The future of OpenDPS

Creating OpenDPS was a lot of fun and I am really enjoying seeing it in use on other peoples DPS:es. In this post I will elaborate on the future of OpenDPS, feel free to join the discussion in the comments below.

Architectural overhaul

The original OpenDPS firmware was “an application displaying a user interface allowing the user to set output voltage and current limit”. Over time the constant current mode was added due to popular demand 😉 Remote control is possible using dpsctl, a tool that “knows” what functions the OpenDPS firmware supports.

All that functionality still exists, but from a software architectural point of view the firmware today is completely different. With the recent UI overhaul, the firmware is “an application supporting functions and allowing the user to change parameters specific to these functions”. Sounds a bit dry, doesn’t it? The good news is that the “functions” implemented are CV and CC so the user will not notice things changed under the hood. Even better news is that it is now trivial to add new functions. The original CC mode was somewhat shoehorned into place while the rewritten one fit right into the software architecture. One new function I am thinking of is a signal generator.

Remote control

Remote control unfortunately is a bit broken at the moment. This is currently being fixed while performing some architectural changes to dpsctl too. My idea is that dpsctl should not have any knowledge about the functionality of the OpenDPS it controls. It will know about “functions”, “function parameters” and “activation/deactivation” of said functions. With this change there will be no need to maintain dpsctl when adding new functions to OpenDPS. Here is what it looks like right now on my local master:

% dpsctl -d -F
Selected OpenDPS supports the cv and cc functions.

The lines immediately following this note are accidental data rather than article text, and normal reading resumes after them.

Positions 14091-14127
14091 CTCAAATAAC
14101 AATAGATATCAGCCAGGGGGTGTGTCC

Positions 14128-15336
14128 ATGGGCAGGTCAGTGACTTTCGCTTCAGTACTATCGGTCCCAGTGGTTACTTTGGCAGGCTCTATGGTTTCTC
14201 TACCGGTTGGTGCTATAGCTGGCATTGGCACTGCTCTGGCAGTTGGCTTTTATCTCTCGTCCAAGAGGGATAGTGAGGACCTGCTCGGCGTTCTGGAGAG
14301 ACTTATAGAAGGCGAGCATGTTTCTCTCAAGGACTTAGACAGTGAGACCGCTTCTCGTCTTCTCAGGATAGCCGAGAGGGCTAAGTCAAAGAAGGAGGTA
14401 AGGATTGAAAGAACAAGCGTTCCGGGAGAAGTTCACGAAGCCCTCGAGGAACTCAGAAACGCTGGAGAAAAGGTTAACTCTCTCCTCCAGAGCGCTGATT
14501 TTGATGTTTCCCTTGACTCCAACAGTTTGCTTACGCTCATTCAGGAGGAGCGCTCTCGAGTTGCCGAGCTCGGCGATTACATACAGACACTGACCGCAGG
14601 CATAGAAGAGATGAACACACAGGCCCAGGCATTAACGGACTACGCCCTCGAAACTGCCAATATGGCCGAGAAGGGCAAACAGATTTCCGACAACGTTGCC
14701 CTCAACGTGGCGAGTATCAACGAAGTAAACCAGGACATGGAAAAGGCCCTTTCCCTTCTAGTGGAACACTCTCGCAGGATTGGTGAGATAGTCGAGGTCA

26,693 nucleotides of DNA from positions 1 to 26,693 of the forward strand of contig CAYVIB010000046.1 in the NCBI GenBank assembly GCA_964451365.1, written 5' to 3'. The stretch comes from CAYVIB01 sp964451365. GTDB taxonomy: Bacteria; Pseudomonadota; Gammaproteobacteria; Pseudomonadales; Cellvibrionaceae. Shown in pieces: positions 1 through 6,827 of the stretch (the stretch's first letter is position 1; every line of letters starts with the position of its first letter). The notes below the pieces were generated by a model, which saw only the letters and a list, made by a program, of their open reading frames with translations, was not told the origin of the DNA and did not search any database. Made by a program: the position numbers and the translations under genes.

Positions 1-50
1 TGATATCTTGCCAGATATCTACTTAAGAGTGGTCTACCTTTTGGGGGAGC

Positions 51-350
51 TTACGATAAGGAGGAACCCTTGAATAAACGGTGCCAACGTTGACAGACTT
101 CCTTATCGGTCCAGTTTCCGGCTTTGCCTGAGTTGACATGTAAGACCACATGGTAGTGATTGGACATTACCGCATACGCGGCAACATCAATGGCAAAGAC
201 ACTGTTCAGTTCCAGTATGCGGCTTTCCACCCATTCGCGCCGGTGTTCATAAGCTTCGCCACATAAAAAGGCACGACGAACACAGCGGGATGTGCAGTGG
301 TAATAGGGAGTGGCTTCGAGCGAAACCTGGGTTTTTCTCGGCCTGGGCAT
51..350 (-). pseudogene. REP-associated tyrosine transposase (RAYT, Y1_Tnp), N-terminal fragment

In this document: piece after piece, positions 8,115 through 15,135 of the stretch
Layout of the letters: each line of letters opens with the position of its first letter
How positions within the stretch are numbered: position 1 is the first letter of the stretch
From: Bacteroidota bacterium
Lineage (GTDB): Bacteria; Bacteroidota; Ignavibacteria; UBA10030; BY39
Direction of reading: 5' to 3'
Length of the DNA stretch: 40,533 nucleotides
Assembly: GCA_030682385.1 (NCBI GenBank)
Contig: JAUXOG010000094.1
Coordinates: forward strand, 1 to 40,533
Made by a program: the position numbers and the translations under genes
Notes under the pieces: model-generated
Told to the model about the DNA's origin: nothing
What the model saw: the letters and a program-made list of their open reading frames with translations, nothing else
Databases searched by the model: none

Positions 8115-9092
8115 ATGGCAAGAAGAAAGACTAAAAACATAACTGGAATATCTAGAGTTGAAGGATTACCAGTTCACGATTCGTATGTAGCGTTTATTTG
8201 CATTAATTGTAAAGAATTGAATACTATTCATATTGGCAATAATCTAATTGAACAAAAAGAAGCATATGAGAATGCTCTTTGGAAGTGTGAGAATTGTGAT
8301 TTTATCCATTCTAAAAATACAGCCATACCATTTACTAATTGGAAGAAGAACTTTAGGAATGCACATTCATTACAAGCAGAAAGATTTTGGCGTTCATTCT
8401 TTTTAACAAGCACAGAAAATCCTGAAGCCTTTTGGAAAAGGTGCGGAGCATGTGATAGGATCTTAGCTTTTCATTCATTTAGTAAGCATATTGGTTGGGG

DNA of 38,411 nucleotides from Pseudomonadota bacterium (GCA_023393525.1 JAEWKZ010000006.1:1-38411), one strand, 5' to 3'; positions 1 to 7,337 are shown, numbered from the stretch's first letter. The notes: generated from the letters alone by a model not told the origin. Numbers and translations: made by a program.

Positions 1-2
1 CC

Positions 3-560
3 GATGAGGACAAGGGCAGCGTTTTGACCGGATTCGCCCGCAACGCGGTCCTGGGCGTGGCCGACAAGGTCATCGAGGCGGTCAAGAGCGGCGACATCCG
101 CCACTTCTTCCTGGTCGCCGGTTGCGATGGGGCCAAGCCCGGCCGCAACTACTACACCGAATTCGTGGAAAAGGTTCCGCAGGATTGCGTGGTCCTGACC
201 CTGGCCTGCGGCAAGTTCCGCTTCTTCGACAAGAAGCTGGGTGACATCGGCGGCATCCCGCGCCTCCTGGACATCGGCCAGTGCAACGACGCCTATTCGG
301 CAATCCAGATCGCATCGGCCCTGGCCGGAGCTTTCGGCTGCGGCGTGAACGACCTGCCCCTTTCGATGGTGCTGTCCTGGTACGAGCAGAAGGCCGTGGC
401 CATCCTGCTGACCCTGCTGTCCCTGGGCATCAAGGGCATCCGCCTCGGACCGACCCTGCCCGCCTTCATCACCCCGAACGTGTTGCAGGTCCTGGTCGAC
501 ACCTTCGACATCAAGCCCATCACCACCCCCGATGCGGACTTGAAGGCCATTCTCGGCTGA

% dpsctl -d -f cv
Changed function.

% dpsctl -d -p v=3300 i=500

The commands above list the supported functions, selects constant voltage and sets output to 3.3V and current limit to 500mA. The OpenDPS will complain if the function does not exist or the parameters are incorrect.


Did you notice the localhost IP address above? That was no typo, the OpenDPS firmware can now be run as a standalone application on your computer. This accelerates development of non hardware related application code and I am using it for the function and function parameter code right now. The emulator listens to UDP port 5005 and behaves just as an ESP8266 joined with a DPS. It additionally listens to UDP port 5006 where UI events can be injected:

% nc -u 5006

This causes the emulator to draw an ascii version of the UI on its stdout (currently not that exciting)


The parameter setting code is currently being worked on and I will push to GitHub it as fast as I can to restore remote control of OpenDPS. The function generator will arrive later this summer, its timeframe being weather dependent. Got any ideas for other functions? Let me know.

26 thoughts on “The future of OpenDPS

  1. Evan L Allen

    constant current, constant voltage, function generator (I assume current and voltage, because why not) and remote control. I can’t seem to imagine anything else for this device to do. The remote control really gives it the expandability to do most anything. Maybe running a CC/CV battery charger? (lithium, nicd, nimh, lead…) you could run pre-set profiles and even add up the amount of current put into the battery (although no auto-discharge capability for fully characterizing it). The only thing to do now is to make it GPIB compatible…

    1. Tom G.

      Hi Evan,

      I was working with GPIB recently – raspberryPi with TI USB->GPIB, and linux-gpib.

      And it would likely be easiest to implement the GPIB using VISA TCP/IP / VX11, or a raw-socket.

      This is easy to do, as the ESP866 which is responsible for the WIFI communication addon, can support this without too much effort.